in skin immune reactions [30]. In this regard, we found that the reduced expression of ICAM-1 in PS-5-treated keratinocytes resulted in impaired adhesiveness of T cells Navitoclax molecular weight to IFN-γ-activated keratinocytes in an in vitro cell-contact model. T-cell recruitment in inflamed skin tissue is also due to the release of a set of proinflammatory chemokines, including CXCL10 and CCL2, by cytokine-activated Everolimus cell line keratinocytes [4, 31]. In line with this knowledge, in this study, we demonstrated that the migratory ability of T lymphocytes toward sups from keratinocytes pretreated with PS-5 and activated by IFN-γ is drastically reduced compared with that observed in supernatants from control cells. Finally, we confirmed the antiinflammatory

action of PS-5 on IFN-γ signaling by an ex vivo approach based on the use of ROS1 IFN-γ-activated explants of human skin treated with PS-5 mimetic and compared to those treated with

control peptide. We found that, other than inhibiting STAT1 phosphorylation in the epidermis of organ cultures of normal human skin, PS-5 peptide impaired the epidermal expression of the inflammatory ICAM-1 and HLA-DR membrane molecules, as well as that of the CXCL10 chemokine, corroborating the effectiveness of this SOCS1 mimetic peptide in reducing the inflammatory responses elicited by IFN-γ-activated human keratinocytes. Increasing evidence suggests that JAK proteins might be a viable target for immunosuppressive drugs against psoriasis and other immune-mediated skin diseases, and the design of potent and selective JAK2 chemical inhibitors could be crucial for the development of optimized therapeutics with minimal adverse physiological effects [32, 33]. On the other hand, limited information concerning the use of peptido-mimetics in inflammatory skin diseases, including psoriasis, is available, likely due to the short-term in vivo stability of these molecules. In this regard, a unique demonstration of the effectiveness of the topical application of antiangiogenic peptides based on pigment epithelium-derived factor in improving psoriasis exists [34].

MiRs are small (20–22 nucleotide) non-coding RNAs that degrade or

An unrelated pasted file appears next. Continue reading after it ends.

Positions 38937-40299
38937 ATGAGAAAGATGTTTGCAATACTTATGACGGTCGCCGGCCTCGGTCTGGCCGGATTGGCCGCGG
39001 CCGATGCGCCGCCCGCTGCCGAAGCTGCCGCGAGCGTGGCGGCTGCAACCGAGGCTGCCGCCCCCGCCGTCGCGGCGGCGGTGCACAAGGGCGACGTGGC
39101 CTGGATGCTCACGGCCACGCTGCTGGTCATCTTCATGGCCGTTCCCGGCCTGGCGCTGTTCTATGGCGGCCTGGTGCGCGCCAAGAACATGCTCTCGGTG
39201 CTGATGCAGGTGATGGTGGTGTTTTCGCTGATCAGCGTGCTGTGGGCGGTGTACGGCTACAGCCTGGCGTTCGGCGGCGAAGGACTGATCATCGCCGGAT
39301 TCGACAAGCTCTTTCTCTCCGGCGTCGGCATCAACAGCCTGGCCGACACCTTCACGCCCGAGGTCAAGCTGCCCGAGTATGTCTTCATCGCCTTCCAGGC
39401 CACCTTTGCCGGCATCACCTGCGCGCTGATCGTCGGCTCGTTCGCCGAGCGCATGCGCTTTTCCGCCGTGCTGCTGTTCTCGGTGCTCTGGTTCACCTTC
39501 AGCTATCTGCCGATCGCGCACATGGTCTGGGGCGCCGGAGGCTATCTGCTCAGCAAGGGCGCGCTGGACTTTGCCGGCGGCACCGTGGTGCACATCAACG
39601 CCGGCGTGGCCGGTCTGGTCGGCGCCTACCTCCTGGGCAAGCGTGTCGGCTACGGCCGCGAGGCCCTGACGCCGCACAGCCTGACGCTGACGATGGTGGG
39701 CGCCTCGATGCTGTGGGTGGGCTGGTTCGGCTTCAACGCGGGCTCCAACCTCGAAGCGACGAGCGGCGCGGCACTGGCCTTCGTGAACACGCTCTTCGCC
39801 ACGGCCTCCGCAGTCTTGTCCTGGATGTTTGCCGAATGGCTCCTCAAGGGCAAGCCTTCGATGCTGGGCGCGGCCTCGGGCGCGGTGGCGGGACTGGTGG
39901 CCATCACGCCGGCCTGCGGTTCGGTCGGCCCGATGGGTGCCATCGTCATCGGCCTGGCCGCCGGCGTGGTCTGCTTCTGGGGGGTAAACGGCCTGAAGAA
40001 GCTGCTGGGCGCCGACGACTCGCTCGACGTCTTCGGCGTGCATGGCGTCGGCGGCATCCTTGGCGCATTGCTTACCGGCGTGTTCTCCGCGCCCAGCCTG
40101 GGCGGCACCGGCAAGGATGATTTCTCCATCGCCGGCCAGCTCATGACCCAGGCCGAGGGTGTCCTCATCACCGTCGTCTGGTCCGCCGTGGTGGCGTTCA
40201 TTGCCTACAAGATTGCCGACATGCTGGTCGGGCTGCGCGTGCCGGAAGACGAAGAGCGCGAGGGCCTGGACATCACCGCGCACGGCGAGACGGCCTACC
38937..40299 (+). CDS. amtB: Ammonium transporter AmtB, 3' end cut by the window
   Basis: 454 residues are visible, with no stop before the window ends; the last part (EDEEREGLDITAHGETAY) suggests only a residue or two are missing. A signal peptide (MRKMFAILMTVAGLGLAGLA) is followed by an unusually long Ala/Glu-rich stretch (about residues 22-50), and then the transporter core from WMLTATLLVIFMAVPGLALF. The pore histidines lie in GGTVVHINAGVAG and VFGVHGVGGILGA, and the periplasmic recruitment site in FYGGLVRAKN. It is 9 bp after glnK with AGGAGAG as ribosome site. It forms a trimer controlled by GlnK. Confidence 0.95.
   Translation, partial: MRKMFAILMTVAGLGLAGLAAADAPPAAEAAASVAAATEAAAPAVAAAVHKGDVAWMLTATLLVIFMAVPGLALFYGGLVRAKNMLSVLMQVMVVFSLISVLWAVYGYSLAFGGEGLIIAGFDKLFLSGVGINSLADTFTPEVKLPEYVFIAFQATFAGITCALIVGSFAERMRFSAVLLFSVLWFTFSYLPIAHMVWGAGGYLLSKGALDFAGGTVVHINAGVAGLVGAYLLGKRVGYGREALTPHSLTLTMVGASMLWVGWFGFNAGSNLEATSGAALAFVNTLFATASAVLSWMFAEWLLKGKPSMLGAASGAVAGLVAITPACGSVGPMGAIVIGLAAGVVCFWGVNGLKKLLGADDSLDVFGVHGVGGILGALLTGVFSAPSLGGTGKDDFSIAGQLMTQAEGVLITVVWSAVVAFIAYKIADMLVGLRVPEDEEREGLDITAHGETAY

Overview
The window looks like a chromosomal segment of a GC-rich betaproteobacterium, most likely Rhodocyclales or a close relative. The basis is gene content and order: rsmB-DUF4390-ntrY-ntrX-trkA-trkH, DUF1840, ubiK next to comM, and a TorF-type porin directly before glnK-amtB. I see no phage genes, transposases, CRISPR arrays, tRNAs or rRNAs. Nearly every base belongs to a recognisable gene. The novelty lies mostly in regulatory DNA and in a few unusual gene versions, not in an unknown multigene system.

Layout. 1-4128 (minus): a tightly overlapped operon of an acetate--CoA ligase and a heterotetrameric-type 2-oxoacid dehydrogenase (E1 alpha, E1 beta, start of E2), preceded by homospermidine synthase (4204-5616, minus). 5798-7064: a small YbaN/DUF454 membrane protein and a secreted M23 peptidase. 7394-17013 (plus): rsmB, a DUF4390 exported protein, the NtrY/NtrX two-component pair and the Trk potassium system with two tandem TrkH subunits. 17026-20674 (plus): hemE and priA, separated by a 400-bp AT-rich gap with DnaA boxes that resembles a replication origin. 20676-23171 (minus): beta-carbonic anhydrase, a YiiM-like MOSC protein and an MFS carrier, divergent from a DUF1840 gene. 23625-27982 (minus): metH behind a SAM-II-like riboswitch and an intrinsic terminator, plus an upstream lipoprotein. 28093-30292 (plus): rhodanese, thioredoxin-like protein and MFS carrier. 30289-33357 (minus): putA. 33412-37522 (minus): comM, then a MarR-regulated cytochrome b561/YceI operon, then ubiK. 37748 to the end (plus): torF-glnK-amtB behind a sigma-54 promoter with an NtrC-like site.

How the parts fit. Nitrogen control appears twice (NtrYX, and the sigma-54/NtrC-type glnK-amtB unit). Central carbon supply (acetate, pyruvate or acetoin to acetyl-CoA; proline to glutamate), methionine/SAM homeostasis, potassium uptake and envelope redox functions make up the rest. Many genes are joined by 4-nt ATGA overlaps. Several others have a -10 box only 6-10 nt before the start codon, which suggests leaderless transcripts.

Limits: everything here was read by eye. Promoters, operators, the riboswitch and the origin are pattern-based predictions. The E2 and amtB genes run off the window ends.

MiRs are small (20–22 nucleotide) non-coding RNAs that degrade or inhibit translation of mRNA by binding to recognition

sequences on the mRNA sequence. One miR can modulate a number of genes and as such function as a master regulator. In the case of apoptosis signalling for instance, several miRs have been shown to imprint an apoptosis-resistant phenotype on tumour cells. Several miRs have been reported to modulate apoptotic signalling by TRAIL and other TNF family members. In GBM, a specific miR (miR21) has been reported as highly overexpressed in >90% of tumours analysed. Interestingly, inhibition of miR21 significantly blocked GBM outgrowth, while co-treatment of anti-miR21 therapy with neural stem cells expressing sTRAIL resulted in synergistic inhibition of tumour growth in vivo. An important consideration to make regarding all of these combinatorial strategies is the possible I-BET-762 price sensitization of normal cells. For instance, synergistic pro-apoptotic anti-cancer activity upon combination Pirfenidone of sTRAIL with proteasome inhibition yielded a therapeutic window in hepatoma cells, but was also associated with enhanced toxicity towards hepatocytes [71]. In addition, hepatocytes were strongly sensitized to Fas upon initial priming with TRAIL [72]. Hepatocytes indeed appear the most TRAIL-sensitive type of cell, with aggregated TRAIL preparations strongly reducing hepatocyte